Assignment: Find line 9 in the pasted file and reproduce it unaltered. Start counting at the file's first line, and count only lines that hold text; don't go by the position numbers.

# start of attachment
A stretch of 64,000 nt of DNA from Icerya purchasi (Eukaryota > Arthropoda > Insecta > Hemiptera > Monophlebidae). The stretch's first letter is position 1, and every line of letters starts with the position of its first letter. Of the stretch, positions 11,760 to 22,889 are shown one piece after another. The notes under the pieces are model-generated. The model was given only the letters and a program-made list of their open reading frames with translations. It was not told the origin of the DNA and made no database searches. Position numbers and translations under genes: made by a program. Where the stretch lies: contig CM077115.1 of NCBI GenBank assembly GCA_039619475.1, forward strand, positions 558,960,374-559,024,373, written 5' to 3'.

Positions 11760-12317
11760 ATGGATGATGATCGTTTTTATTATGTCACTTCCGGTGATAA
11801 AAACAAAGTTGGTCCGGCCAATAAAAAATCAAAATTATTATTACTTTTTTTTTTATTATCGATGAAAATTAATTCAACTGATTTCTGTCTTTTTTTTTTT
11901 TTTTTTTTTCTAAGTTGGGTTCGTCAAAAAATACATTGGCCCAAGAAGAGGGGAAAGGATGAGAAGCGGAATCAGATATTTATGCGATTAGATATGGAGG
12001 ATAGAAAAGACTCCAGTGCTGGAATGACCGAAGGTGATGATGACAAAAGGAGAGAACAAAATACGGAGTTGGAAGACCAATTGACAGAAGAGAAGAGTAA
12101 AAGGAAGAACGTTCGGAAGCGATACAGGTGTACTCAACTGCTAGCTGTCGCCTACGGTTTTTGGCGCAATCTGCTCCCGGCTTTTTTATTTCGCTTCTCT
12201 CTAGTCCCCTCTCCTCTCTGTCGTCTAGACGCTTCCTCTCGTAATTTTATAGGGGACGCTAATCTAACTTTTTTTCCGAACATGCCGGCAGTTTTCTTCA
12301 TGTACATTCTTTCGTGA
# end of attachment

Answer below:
12301 TGTACATTCTTTCGTGA